Story at a glance
- The Americans with Disabilities Act was passed in 1990, ensuring civil rights for people with disabilities.
- The act covers employment, government services, public accommodations, telecommunications and transportation.
- Themes for celebrating the 30th anniversary in 2020 include voting access and global travel.
In 1990, Congress passed the Americans with Disabilities Act (ADA), and President George H.W. Bush signed it into law. Since then, public places have become more accessible to people using wheelchairs. The law also bans discrimination in other areas of life like employment and education.
Road to getting the ADA passed
Similar, preceding laws include the Rehabilitation Act of 1973, the Education of All Handicapped Children Act of 1974, and the Fair Housing Act of 1968. These laws increased access to vocational training, housing, access to public buildings and education.
In 1986, the National Council on Disability (NCD) published a report titled “Toward Independence,” which outlined federal programs that could benefit from new legislation for people with disabilities. One of the goals is to “promote the full integration of such individuals in the community, in schools, and in the workplace, and contribute to the independence and dignity of such individuals.”
In 1988, the NCD published an update on progress, including that 80 percent of the recommendations from the 1986 report were either partially or fully accomplished. There still remained big gaps in civil rights for people with disabilities, which is where the ADA comes in.
What the Act says
The ADA was signed into law on July 26, 1990 and bans discrimination on the basis of disability in all areas of public life. The regulations issued as a result covered four main areas: Title I Employment, Title II State and Local Government, Title III Public Accommodations and Title IV Telecommunications. These titles came into effect over the first few years of the 1990s.
The act aims to ensure that people with disabilities have equal employment opportunities, are not discriminated against when seeking government services, get access to public and commercial facilities like hotels and restaurants, can communicate through nationwide telecommunications services if they have speech or hearing disabilities and are not discriminated against when seeking other miscellaneous services.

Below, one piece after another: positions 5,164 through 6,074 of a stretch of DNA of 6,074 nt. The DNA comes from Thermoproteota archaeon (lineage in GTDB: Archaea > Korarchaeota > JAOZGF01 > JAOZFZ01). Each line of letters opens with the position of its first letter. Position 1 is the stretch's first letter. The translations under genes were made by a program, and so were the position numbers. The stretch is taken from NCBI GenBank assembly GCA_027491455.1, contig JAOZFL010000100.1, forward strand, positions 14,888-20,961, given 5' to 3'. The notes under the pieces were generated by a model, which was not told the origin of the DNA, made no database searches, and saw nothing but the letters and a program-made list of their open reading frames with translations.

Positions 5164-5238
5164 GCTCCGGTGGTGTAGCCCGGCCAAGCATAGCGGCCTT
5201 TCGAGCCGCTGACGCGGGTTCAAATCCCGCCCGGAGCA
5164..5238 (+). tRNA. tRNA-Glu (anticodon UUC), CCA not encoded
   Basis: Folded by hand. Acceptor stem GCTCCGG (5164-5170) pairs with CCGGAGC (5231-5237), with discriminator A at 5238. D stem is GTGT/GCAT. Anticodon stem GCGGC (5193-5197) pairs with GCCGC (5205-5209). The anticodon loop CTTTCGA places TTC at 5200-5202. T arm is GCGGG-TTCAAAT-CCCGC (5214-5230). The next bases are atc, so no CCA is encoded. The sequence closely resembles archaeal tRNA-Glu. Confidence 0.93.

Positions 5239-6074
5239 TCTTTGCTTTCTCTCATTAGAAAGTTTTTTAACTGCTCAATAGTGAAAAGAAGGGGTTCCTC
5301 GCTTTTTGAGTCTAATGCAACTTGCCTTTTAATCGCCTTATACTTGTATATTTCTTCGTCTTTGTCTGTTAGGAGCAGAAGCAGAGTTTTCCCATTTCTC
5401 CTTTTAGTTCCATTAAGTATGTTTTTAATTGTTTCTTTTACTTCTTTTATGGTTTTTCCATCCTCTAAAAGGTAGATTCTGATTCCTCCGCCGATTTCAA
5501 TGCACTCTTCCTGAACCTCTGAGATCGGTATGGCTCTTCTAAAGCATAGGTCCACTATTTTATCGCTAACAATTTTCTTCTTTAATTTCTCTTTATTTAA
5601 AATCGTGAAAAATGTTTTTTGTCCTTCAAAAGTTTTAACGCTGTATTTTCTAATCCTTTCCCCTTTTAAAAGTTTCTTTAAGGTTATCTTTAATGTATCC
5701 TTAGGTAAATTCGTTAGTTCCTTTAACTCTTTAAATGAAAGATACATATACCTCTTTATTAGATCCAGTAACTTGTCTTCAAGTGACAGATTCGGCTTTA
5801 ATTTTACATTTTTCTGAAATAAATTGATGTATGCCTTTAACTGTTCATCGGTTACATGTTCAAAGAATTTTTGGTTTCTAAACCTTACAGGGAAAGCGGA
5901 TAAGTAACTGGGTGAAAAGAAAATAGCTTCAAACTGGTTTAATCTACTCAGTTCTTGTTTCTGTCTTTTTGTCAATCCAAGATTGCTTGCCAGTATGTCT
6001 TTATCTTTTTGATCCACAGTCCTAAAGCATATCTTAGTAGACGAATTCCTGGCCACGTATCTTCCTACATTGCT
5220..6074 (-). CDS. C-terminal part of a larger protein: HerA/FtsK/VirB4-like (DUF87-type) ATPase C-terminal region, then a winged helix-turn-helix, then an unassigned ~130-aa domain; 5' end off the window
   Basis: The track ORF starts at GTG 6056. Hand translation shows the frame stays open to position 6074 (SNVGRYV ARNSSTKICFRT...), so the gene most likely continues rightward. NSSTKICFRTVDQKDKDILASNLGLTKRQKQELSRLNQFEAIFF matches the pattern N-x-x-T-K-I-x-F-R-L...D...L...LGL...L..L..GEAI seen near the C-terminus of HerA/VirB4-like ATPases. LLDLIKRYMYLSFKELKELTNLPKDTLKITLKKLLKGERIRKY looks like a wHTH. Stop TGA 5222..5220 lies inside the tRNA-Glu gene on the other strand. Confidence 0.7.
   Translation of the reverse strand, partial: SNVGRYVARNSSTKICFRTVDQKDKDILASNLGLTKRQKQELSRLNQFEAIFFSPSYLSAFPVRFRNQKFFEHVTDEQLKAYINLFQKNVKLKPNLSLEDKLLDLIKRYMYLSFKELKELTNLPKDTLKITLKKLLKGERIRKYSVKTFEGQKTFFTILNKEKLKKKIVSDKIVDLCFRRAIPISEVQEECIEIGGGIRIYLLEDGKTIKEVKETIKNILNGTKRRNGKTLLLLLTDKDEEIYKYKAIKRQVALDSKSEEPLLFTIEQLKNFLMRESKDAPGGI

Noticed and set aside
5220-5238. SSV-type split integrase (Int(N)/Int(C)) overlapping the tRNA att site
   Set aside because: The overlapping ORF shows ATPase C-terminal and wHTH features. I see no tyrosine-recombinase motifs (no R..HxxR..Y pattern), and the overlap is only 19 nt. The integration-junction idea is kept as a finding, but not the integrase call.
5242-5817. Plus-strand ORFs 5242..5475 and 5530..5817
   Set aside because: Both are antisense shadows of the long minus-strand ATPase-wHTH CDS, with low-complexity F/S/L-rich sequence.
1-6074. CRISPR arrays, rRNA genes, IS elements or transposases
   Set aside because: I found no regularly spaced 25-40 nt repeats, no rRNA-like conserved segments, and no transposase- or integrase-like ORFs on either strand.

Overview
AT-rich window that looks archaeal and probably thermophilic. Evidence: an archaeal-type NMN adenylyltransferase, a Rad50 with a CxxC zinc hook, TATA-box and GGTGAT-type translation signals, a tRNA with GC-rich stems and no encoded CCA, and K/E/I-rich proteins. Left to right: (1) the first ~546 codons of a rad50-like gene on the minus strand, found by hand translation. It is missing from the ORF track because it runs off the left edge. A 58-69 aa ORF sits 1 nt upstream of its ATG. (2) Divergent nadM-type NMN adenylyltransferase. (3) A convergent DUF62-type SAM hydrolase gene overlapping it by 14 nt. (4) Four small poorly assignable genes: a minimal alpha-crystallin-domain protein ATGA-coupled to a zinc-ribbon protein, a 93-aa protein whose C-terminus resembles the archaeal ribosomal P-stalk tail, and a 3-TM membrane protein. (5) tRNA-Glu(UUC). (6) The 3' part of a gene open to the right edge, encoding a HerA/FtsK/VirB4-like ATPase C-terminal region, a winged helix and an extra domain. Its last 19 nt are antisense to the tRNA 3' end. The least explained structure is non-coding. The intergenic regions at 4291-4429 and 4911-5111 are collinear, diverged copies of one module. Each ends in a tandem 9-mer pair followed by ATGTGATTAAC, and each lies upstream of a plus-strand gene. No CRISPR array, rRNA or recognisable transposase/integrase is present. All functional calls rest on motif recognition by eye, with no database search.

What has happened since then
There have been 20 Supreme Court rulings related to the ADA, four of which narrowed the definition of disability. One of the rulings stated that institutional isolation of people with disabilities was also a form of discrimination.
The ADA Amendments Act was signed in 2008 to “counteract the Supreme Court’s narrow interpretation of disability and provide broad protection from discrimination.” It included language that states learning, reading, thinking and concentrating fall under life activities and mandates that schools provide reasonable accommodations to students with disabilities who meet the requirements but may not qualify for services.
Transportation regulations were added and updated since the 90s. New regulations closed some of the gaps, including the most recent 2015 amendment that states that transportation entities need to make reasonable modifications or accommodations to ensure that people with disabilities have access. For example, if a person in a wheelchair wants to board a bus but they can’t from the sidewalk or construction blocks them, the bus driver should adjust the boarding location to accommodate them.
What more needs to be done
Although access overall has gotten better for people with disabilities, the employment rate is low. The national employment rate for people with disabilities hovers around 36 or 37 percent. Compare that to the employment rate of people without disabilities in 2018 at 77.2 percent.
More businesses are starting to conduct inclusion training, and more are creating employment opportunities for people with disabilities. But it may take some time before it becomes commonplace. That’s why some advocacy groups are focusing on creating infrastructure and opportunities to support and integrate people with disabilities into the workforce.
In addition, “invisible” disabilities, like chronic illnesses, still encounter discrimination and judgement in public spheres. We still have work to do in terms of awareness and inclusion on this front.
Where to get more information
The ADA anniversary website has more information and links to the ADA 2020 survey where you can share your story of how the ADA has affected your life. The official anniversary is July 26, 2020, but you can celebrate the ADA all year long. There are monthly themes, such as transportation and telecommunications access for January, voting access for February and global travel for April.
The US Department of Labor lists in detail the different agencies that enforce parts of the ADA. The ADA website and the National Council on Disability have information and the latest announcements about the ADA. For more information about the Supreme Court rulings, check this report from the NCD.
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